The Director General of Fair Trading has a duty to refer all these agreements to the court unless he sees fit, under Section 9(2) of the Restrictive Trade Practices Act 1968, to make representations to the Secretary of State that the agreements are, in his opinion, insignificant. If my right hon. Friend the Secretary of State agrees with him, she can direct that the agreements need not go before the court. In some instances agreements which conceivably would go before the court may, with modification, after discussion with the Director General, be subject to the Section 9(2) procedure and could conceivably escape the court procedure.

For those who face court scrutiny, there are the established gateways under the old and new Acts against which they can plead their case. I do not need to go into the matter at this stage, but if hon. Members wish me to deal with the point in my reply I shall be happy to do so. Those established gateways can be claimed on behalf of those entering into agreements in an attempt to persuade the court that they are not operating against the public interest.

While the court is considering any registered agreement, the agreement stays in force until the court decides against it. Failure to register makes the agreement void and lays the people involved in the agreement open to action for damages as a result of an unlawful agreement. After the court has decided against it, if it should do so, to continue to operate the agreement, whether overtly or covertly, would be contempt of court, with all the drastic penalties that could ensue against the individual concerned.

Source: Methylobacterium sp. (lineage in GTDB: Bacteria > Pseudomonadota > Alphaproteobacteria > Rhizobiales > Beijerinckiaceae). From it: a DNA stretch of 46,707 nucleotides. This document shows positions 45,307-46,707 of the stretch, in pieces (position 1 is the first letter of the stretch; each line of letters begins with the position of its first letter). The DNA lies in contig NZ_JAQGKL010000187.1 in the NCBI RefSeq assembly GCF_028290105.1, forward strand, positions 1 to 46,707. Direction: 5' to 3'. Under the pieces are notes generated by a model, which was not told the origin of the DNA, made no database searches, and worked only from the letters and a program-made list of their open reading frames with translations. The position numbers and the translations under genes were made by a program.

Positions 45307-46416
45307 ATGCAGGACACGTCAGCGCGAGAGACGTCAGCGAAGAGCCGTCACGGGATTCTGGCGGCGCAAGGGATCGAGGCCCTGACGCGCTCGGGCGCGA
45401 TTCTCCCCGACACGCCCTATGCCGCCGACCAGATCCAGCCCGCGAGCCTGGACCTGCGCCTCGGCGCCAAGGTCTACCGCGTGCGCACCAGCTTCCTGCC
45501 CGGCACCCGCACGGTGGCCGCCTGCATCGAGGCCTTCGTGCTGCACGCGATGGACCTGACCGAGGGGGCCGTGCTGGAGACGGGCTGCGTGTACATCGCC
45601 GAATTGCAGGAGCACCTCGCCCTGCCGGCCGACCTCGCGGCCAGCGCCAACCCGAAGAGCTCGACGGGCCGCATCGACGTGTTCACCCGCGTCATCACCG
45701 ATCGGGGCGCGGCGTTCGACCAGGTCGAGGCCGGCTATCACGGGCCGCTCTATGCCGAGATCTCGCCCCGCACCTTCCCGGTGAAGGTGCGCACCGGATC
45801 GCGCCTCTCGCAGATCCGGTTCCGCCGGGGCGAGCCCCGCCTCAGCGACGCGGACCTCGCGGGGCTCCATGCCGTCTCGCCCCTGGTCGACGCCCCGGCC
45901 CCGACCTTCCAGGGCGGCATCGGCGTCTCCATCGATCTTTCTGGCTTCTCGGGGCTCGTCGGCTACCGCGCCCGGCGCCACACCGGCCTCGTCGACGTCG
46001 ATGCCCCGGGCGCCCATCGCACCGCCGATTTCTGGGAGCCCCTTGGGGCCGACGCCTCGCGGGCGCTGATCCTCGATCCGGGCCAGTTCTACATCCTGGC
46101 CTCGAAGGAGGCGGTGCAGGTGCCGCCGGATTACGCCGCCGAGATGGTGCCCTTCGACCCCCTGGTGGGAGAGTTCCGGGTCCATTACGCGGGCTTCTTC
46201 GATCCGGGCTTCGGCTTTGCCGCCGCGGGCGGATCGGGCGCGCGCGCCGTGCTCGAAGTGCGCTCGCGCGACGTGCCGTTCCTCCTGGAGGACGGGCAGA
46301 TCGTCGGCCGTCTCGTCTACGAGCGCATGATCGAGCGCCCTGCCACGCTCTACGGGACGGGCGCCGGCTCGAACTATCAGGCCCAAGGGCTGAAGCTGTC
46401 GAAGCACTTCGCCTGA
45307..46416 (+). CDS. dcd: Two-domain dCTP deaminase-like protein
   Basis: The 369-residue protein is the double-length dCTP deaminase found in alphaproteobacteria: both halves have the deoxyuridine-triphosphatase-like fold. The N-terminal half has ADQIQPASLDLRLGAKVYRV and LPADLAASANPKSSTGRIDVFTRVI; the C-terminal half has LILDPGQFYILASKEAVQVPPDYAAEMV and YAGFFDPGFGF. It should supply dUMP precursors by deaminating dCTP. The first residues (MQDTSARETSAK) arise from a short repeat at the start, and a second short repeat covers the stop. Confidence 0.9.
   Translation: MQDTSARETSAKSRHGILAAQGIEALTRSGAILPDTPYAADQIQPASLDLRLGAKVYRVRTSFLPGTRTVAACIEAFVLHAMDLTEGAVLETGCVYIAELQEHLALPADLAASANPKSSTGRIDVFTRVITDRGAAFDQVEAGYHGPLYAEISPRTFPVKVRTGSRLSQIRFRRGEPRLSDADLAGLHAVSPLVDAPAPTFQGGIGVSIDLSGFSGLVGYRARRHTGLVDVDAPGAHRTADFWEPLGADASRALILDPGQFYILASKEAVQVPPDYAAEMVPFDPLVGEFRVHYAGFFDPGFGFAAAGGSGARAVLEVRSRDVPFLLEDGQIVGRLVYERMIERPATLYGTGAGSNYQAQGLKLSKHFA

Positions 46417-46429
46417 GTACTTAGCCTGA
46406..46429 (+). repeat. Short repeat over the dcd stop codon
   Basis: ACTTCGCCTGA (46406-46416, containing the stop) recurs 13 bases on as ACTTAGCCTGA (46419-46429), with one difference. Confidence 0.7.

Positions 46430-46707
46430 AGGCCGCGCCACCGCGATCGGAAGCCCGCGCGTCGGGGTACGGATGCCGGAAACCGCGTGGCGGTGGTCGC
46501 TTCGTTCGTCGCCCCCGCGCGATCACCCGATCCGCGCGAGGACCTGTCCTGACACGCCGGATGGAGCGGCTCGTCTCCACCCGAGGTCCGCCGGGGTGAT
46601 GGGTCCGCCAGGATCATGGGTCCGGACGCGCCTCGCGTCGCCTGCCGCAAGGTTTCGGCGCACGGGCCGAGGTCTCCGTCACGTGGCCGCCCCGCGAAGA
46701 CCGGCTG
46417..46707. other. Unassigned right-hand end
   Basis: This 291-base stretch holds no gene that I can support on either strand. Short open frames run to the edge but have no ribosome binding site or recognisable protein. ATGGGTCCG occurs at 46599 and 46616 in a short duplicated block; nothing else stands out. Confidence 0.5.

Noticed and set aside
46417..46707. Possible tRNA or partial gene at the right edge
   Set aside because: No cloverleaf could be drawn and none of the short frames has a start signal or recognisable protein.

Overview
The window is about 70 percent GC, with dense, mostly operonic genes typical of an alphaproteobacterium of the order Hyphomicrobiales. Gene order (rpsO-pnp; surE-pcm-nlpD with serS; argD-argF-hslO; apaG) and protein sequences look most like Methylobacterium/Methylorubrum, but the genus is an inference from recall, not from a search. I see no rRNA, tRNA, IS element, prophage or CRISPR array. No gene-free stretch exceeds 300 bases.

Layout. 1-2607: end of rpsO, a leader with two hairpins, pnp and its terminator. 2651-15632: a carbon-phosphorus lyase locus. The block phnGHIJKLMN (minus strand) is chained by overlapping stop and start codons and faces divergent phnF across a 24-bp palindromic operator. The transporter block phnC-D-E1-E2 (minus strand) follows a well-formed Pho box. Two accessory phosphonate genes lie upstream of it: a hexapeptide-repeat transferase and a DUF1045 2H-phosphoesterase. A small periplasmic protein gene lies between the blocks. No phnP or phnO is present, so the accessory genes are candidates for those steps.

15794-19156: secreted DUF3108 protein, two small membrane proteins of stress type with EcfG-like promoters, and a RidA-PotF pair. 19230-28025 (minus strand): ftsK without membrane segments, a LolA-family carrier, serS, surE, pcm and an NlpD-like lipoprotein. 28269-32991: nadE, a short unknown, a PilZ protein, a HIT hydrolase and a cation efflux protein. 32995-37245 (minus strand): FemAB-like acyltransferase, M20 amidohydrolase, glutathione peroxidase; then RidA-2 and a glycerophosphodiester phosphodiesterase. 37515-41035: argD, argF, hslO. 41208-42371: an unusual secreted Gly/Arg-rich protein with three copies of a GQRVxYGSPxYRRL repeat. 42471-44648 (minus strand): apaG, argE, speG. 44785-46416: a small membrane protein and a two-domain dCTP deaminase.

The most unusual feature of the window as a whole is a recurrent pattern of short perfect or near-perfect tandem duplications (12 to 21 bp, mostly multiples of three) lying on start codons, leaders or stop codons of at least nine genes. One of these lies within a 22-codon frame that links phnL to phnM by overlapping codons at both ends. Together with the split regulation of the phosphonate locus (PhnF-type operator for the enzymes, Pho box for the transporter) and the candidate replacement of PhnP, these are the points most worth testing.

Perhaps I may be allowed to explain briefly the steps of the Order, in case any question arises as to the way in which it has been arrived at. In August 1974 we published a copy of our intention to make an Order, and we are required to allow 28 days for the making of repre- sentations. Various groups sought exemptions. It is astonishing how many people find virtue in their own restrictive practices.

Three basic reasons were put forward for seeking exemption. The first was that if the Order were to be introduced it would be a fundamental interference with the freedom to trade. It is open to question whether it is freedom to trade or freedom to rig, but it was an argument which I found to be totally unacceptable and which I immediately rejected. Parliament has already decided that the legislation should be extended. This is surely the wrong time at which to base an argument on grounds of fundamental interference.